Sunday 8 July 2018

From the archive: "The Box"

A stranger shows up on your doorstep, scarred from a lightning strike yet otherwise respectable in appearance. He hands you a box with a button on top, instructing that two things will happen should said button be pushed: one, someone somewhere in the world - someone you don't know - will die, and two, you will receive a million dollars in cash for your troubles. ("Tax free," the stranger adds, with a flourish.) Would you push it? Such is the quandary facing married couple Cameron Diaz and James Marsden in Richard Kelly's new thriller The Box, adapted from Richard Matheson's short story Button, Button. It's 1976 when the mysterious Arlington Steward (Frank Langella) arrives on their doorstep, on the very day Diaz's Sartre-teaching schoolmarm learns her contract is being terminated, and Marsden's NASA engineer has his application to join the astronaut pool turned down. More precise yet, it's Christmas, which means we could read the couple's new toy as the ultimate test of goodwill to all men: initially prepared to push the button if it comes to it, they have second thoughts upon learning that, once deployed, the box will be removed from them and passed onto someone they do not know - thus putting themselves at risk.

We could equally read The Box as a way of bringing the distant horrors of overseas warfare, whether Vietnam, Iraq or even the Cold War, with its own weapons of mutually assured destruction, squarely back home: push a button, soldier, and somebody you've never met perishes. (It makes perfect sense that Langella should come to this from playing Nixon - his character's name doubly significant in this militaristic context - and that Marsden should be so riled by a waiter sending a peace sign his way.) Certainly the world Matheson and Kelly set out is one showing significant signs of trauma even before the box shows up. Diaz has lost several toes in a childhood accident; Marsden fails the astronaut exam on his psych evaluation; there's a sudden onrush of nose bleeds. Even those who aren't dying here are hurting in some way. After 2006's sprawling, uncontrollable Southland Tales - which squandered some of the goodwill this filmmaker had earned with Donnie Darko - it's clear Kelly intends this as a more focused and considered piece of storytelling; he's working his way through that phase of self-indulgence M. Night Shyamalan is still labouring in. (Certain scenes in The Box, involving a motel swimming pool with supernatural properties, recall Shyamalan's mystical misfire Lady in the Water.)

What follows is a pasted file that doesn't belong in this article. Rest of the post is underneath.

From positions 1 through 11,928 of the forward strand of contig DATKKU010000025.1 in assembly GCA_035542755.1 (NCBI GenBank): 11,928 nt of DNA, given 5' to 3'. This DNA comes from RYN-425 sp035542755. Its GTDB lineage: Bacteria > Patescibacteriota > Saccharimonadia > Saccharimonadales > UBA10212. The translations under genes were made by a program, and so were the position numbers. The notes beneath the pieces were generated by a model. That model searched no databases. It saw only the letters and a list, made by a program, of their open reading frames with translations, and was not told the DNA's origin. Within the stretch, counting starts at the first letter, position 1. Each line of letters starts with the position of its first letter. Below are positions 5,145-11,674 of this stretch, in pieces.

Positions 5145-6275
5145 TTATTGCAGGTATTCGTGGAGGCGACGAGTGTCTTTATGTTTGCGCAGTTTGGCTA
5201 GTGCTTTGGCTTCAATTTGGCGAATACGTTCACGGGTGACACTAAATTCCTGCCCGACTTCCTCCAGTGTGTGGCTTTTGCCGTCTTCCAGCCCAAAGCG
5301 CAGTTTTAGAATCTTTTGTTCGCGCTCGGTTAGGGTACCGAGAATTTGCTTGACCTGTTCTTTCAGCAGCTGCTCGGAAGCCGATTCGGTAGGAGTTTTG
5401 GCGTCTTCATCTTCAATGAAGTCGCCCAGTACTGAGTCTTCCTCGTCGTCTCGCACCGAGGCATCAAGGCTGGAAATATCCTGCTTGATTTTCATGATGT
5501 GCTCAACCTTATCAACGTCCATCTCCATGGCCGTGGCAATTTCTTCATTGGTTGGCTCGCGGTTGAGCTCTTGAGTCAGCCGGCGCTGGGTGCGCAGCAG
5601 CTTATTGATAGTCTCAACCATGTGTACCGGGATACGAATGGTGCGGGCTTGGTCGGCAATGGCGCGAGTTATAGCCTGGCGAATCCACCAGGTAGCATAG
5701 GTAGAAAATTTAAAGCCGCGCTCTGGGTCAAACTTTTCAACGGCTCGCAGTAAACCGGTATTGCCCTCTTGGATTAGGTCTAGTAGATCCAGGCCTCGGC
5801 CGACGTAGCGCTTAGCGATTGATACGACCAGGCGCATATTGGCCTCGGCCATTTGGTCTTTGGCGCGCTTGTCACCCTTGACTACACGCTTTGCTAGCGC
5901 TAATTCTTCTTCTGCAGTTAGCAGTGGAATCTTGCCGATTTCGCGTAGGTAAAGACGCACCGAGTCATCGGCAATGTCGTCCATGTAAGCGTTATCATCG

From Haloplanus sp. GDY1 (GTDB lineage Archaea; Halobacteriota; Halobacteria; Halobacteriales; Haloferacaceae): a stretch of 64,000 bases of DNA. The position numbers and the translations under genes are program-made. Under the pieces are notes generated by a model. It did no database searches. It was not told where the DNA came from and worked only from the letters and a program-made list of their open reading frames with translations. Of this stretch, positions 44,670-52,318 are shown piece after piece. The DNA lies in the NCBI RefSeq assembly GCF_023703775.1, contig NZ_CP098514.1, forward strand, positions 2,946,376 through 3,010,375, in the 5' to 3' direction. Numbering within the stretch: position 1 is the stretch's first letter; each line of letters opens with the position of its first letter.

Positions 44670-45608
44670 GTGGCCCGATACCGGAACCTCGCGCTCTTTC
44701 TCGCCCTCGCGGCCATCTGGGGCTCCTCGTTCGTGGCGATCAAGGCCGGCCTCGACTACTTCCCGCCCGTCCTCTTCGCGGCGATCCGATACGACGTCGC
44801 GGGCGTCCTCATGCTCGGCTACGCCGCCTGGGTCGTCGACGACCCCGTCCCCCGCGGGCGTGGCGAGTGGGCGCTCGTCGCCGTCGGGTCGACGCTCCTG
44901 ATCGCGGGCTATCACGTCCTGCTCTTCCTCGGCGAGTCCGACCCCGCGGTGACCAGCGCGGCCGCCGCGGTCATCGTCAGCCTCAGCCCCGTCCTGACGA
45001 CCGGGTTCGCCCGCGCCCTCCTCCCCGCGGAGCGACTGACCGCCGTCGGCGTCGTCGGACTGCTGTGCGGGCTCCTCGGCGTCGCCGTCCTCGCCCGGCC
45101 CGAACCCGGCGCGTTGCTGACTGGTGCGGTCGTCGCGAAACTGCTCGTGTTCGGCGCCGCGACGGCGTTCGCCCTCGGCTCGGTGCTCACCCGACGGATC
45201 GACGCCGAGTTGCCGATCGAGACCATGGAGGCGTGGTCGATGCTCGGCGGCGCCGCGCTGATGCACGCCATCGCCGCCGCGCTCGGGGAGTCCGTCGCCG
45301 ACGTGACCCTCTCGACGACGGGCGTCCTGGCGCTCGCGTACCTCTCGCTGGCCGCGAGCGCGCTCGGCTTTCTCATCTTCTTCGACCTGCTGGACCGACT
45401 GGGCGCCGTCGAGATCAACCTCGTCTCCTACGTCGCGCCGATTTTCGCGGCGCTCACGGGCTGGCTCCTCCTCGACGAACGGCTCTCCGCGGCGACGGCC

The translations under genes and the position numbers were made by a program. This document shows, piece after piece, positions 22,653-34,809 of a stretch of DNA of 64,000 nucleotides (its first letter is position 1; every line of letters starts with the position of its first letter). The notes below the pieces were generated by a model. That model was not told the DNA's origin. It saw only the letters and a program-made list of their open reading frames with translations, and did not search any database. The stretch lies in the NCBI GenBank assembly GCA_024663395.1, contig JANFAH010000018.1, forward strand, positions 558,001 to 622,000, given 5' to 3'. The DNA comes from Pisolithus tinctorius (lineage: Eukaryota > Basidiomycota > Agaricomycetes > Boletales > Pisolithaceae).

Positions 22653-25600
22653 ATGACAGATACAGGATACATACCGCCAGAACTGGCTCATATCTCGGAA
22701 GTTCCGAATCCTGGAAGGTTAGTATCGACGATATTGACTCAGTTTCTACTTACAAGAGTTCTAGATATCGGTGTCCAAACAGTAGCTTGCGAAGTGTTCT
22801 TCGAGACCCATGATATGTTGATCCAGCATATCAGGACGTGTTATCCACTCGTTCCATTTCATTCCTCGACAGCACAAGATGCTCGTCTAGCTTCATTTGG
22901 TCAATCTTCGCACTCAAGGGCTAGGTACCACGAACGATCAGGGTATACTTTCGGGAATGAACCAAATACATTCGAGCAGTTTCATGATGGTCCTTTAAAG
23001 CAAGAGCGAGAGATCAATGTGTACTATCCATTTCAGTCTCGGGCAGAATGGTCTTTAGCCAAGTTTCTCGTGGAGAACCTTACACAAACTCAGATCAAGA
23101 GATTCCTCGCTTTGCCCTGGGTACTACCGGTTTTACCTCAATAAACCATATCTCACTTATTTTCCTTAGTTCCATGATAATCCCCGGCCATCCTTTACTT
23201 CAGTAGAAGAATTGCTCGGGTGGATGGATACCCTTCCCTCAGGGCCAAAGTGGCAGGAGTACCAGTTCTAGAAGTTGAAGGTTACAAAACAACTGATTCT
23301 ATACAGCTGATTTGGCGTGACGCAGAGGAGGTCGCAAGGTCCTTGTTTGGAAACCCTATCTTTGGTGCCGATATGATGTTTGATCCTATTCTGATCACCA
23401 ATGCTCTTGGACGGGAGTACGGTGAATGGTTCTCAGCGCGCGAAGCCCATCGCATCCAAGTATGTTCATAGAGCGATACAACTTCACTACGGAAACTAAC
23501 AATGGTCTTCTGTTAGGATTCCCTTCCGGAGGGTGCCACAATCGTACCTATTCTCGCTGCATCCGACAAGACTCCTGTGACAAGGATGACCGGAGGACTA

Still, there's no denying the film remains a somewhat erratic experience. Kelly badly fumbles his material after an intriguing first hour, stumbling into an interlude in a celestial library that shifts the narrative onto a higher plain when it might have done better to keep at least one foot on the ground. Where the best material here (the loving recreation of a busy 1970s household, the shadowy presence of National Security agents) apes Spielberg, the least convincing aspires towards Kubrick: Marsden, we discover, has been working on a Mars exploration project with none other than Arthur C. Clarke, and 2001 looks to be the inspiration for the library's multiple-choice stargates. I'd still be tempted to see The Box for the unified ominousness of its first hour - that hard-to-achieve sense that every scene, no matter how throwaway it seems, is somehow key to the whole; that sense that transforms even a humdrum conversation about turning off the Christmas tree lights at night into a matter of life and death. If the middle act drops the ball - and the box, come to think of it - then the tough choices Matheson and Kelly leave their characters with really do stay with you: the film doesn't all work, but it offers few easy ways out of its central conundrum.

(December 2009)

The Box screens on BBC2 tonight at 10.55pm.

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